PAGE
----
Tanveer Kalo looks at Indian-American history in the military

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Tanveer Kalo (Courtesy: Twitter)

About 100 years ago the United States was seen as a “nation built on immigrants,” and although it still is today, the United States Citizenship and Immigration Services (USCIS) has changed their mission statement to an America First policy.

However, that has not stopped Indian American St. Lawrence University student Tanveer Kalo from standing up for the Indian American community.

As many college professors steer their students away from using Wikipedia for scholarly research, Kalo got to learn more about his community through the website itself.

According to a Studybreaks.com report, the government major and history minor from New York, came across the name Dr. Bhagat Singh Thind on Wikipedia and found out that he was the first turbaned Sikh to serve in the U.S. military in 1917 during World War I.

Reading through the article, Kalo discovered that Thind had immigrated to the U.S. in 1913 to seek higher education at the University of California, Berkeley.

He then enlisted in the U.S. Army in 1917 to fight in World War I, but later fought a legal battle for citizenship in the country as the Immigration and Naturalization Service refused to grant him citizenship twice because he was not a “free white man.”

“Thind’s story is a really big American story because you had an immigrant come here to fight for a better life. He had to fight for his life and rights that he had as a citizen because of his service to the U.S. military. It’s a very unknown story about the Indian-American community that not many people realize,” Kalo told Studybreaks.com.

During his spring semester last year, Kalo interned as a student-researcher with the United States World War I Centennial Commission (WWICC) where he looked further into the contributions of the Indian-American community and found that there were many more Indian Americans who served the United States in World War I.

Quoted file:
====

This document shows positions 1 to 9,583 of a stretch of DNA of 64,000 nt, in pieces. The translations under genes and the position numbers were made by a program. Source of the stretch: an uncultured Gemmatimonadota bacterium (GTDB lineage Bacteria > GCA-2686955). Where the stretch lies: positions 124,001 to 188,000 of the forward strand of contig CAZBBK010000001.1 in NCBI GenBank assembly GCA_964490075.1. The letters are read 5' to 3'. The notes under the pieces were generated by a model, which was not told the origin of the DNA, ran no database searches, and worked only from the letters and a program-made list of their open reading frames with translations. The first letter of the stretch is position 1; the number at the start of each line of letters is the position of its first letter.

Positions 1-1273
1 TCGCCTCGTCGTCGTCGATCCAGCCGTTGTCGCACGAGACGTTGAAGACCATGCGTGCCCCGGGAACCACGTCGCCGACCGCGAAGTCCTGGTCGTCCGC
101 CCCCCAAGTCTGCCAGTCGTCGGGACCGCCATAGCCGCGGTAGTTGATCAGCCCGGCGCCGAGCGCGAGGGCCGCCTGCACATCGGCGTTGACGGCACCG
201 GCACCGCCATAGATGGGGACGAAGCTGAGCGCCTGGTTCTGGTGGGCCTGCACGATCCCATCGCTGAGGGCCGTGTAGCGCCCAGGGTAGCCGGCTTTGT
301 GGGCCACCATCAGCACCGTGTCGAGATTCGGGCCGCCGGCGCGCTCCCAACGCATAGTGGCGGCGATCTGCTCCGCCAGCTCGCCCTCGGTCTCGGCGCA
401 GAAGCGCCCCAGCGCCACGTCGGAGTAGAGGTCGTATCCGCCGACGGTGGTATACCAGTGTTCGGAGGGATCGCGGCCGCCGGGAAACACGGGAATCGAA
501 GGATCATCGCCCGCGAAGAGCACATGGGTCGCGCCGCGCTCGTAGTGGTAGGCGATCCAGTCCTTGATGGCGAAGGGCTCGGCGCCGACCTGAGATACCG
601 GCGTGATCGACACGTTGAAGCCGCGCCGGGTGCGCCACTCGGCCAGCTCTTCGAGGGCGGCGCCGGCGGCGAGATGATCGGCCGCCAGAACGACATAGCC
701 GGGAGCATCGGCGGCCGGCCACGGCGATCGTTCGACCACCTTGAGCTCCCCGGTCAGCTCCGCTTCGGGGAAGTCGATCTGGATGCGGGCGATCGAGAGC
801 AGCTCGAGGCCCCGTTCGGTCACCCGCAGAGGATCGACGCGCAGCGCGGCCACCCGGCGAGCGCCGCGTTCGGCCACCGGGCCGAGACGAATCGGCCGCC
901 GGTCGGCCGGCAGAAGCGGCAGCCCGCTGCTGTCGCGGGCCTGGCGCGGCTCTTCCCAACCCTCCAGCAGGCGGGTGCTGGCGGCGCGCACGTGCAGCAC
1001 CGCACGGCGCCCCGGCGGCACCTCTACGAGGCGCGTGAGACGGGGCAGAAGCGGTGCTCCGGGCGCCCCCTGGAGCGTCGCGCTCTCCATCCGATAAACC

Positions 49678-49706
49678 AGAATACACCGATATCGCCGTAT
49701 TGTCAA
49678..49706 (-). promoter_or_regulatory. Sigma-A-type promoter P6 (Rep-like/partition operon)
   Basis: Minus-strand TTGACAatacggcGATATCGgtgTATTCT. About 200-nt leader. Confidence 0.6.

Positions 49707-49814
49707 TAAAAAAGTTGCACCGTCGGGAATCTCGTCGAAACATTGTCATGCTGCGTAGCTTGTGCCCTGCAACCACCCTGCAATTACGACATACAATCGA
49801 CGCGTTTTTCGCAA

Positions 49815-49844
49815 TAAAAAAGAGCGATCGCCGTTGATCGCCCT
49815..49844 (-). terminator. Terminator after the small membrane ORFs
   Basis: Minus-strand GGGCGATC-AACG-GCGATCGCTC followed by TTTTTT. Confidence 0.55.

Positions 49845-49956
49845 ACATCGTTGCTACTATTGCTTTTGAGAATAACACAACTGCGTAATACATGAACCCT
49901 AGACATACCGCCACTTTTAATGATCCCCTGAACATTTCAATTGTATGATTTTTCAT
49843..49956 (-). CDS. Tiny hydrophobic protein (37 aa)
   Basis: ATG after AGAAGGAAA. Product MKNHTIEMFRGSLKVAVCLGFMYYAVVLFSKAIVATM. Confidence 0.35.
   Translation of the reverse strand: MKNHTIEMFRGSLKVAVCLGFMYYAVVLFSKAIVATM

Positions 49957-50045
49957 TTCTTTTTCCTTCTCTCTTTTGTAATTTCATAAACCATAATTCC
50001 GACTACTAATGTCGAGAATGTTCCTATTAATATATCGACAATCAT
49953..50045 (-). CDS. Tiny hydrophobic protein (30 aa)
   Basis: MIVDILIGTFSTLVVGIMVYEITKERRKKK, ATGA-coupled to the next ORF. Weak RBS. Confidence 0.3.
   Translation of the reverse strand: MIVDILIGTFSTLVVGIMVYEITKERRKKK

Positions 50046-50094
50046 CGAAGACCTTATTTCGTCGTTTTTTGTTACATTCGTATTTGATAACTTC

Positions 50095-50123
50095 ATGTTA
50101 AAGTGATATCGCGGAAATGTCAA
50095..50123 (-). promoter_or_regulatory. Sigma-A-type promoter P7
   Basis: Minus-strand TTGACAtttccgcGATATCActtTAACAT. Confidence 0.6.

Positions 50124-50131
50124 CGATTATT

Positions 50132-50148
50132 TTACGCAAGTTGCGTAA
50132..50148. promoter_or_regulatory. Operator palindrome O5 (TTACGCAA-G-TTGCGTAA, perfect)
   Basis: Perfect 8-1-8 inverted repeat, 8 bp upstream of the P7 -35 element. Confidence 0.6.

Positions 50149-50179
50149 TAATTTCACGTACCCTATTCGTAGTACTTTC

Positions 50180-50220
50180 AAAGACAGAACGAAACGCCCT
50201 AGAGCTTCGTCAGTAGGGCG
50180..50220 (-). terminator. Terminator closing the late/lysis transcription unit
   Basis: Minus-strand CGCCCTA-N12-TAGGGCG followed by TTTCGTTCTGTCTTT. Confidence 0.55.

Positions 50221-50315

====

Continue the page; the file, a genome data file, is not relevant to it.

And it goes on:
So using the information he received from WWICC’s Director of Strategic Relations Theresa Sims and Publisher Captain Chris Christopher, the South Asian-American Digital Archives (SAADA) website and documents from “Young India,” a weekly journal published by religious leader Mohandas Karamchand Gandhi in 1919-1931; Kalo created a page called “Indians who served” on the WWICC website.

According to Studybreaks.com, the page details the stories of many Indian-Americans who served in World War I as well as World War II and ended up receiving much appreciation both nationally and internationally.

Kalo even received a phone call from one of the soldiers’ descendant who thanked him for highlighting his great-uncle Colonel Pashupati Joseph Sarma, who is buried in Arlington National Cemetery in Arlington, Virginia.

“People from India contacted me saying ‘We had no idea the history of our people could be traced back 100 years in the United States,’” Kalo added.

Kalo also came to know that Indian American soldiers were treated differently than Mexican-Americans or even African-Americans.

“They had a different experience than African-Americans or other people of color such as Mexicans. Some Indian soldiers were in all white units. Those with a visibly darker complexion would be in units that were segregated from the whites,” he said, adding how the whole project was very personal as his “parents immigrated to the U.S., they were surprised to learn that our community didn’t develop until after 1965.”

In January, Kalo was interviewed by ‘The Great War” podcast, an international podcast and YouTube series created by a German production company and he will be featured on the “Sikhs in America” episode of “United Shades of America” on CNN.

Kalo is currently working on holding a commemoration of Indian-American soldiers through the WWICC with lobbyist Puneet Ahluwalia while he writes out his research on issues of racial classification and the differences between Mexican, British and Canadian soldiers serving in the military, onto paper for a senior independent studies course, according to Studybreaks.com.

As a future graduate student, Kalo will be focusing on Indians in the U.S. and Canada who have a military background during World War II, the Civil War of 1812 and the Cold War of 1947-1991.

“I didn’t know that there were about 10 Sikh soldiers who served in the Canadian Army in WWI,” Kalo said.

Kalo aims to bring the history of Indian American soldiers to light as he believes that it is the best way to understand the past, present and the future.

“I definitely think being able to bring opinions to the public sphere can get people thinking about how we can move forward and assess how far we have come as a people,” he states.